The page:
The cell 3 comprises a D-type flip-flop FF3 which stores a single data bit having two distinct logic states. The current state of the data bit can be detected electrically at the output terminal associated with the flip-flop FF3. As is well known, a D-type flip-flop is characterized in that the next state of the flip-flop in response to a clock signal corresponds directly to the current state of the input signal applied to its input terminal. The cell structure can, however, be implemented with other types of flip-flops or storage units.
The cell 3 has logic circuitry which generates a logic signal in response to the current state of the flip-flop FF3 and the current states of the flip-flops FF2, FF4 of the electrically adjacent cells 2,4. This logic circuitry comprises an OR gate OR31 and an EXCLUSIVE OR gate XOR31. The gate OR31 has an input terminal connected to the output terminal of the flip-flop FF2 and another input terminal connected to the output terminal of the flip-flop FF3. The gate XOR31 has one input terminal which receives the signal generated by the gate OR31 and has another input terminal which is coupled to the output terminal of the flip-flop FF4 to detect the current state of its data bit. Accordingly, the logic circuitry produces an output signal as follows:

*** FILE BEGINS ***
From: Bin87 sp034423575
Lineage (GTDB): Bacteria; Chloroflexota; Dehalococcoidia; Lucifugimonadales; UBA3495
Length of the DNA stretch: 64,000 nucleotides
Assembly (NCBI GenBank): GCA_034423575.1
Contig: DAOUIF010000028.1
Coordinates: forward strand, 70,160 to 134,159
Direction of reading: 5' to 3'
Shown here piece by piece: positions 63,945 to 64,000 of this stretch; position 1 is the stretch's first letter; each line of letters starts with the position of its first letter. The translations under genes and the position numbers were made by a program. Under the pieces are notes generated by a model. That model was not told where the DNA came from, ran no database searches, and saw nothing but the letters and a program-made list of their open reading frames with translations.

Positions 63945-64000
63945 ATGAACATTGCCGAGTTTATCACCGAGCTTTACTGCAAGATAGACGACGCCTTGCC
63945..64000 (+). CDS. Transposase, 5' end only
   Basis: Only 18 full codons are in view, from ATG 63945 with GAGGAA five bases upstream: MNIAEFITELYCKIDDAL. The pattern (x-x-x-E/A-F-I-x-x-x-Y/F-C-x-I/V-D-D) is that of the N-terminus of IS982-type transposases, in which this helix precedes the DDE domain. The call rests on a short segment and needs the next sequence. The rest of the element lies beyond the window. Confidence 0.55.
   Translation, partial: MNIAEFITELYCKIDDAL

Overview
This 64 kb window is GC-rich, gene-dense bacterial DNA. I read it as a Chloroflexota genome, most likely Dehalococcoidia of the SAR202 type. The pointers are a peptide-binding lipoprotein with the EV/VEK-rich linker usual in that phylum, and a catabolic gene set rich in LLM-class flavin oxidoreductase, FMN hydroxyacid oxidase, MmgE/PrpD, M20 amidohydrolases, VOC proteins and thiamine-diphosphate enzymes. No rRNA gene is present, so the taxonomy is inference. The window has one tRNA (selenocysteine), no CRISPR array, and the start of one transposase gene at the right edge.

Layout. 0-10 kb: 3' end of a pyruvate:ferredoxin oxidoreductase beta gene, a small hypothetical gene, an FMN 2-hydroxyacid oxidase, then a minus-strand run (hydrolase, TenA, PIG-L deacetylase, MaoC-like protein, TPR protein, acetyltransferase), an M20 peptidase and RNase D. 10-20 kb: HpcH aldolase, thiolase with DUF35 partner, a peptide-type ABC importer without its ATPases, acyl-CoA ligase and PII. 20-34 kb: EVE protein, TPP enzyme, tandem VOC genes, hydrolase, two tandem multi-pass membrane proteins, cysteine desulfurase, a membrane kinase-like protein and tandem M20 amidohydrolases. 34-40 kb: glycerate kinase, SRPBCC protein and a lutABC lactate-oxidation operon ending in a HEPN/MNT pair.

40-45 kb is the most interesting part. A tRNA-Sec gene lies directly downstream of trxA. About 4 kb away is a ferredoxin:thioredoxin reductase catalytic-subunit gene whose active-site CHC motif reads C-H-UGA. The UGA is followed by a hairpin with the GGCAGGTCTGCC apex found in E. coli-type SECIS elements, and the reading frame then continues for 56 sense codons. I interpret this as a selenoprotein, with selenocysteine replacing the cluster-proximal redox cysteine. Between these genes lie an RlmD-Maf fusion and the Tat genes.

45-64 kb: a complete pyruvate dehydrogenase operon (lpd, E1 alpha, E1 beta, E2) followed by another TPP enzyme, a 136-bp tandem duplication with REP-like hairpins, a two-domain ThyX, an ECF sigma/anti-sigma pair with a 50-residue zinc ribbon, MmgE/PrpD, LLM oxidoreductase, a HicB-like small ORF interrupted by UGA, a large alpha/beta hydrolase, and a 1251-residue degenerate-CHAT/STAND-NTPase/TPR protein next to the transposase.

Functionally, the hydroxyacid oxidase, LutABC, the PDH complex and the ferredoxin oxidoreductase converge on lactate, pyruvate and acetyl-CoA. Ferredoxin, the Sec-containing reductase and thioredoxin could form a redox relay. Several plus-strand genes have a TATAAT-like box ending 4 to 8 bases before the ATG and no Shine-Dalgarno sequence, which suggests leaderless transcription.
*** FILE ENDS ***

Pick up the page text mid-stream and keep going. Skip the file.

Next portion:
a4 (t) XOR [a3 (t) OR a2 (t)]
where, a2 (t), a3 (t) and a4 (t) represent the current states of the flip-flops FF2, FF3, and FF4, respectively, at the time step number t of circuit operation. This logic signal is applied to the input terminal of the flip-flop FF3 when the automaton is operated as a pseudorandom data generator.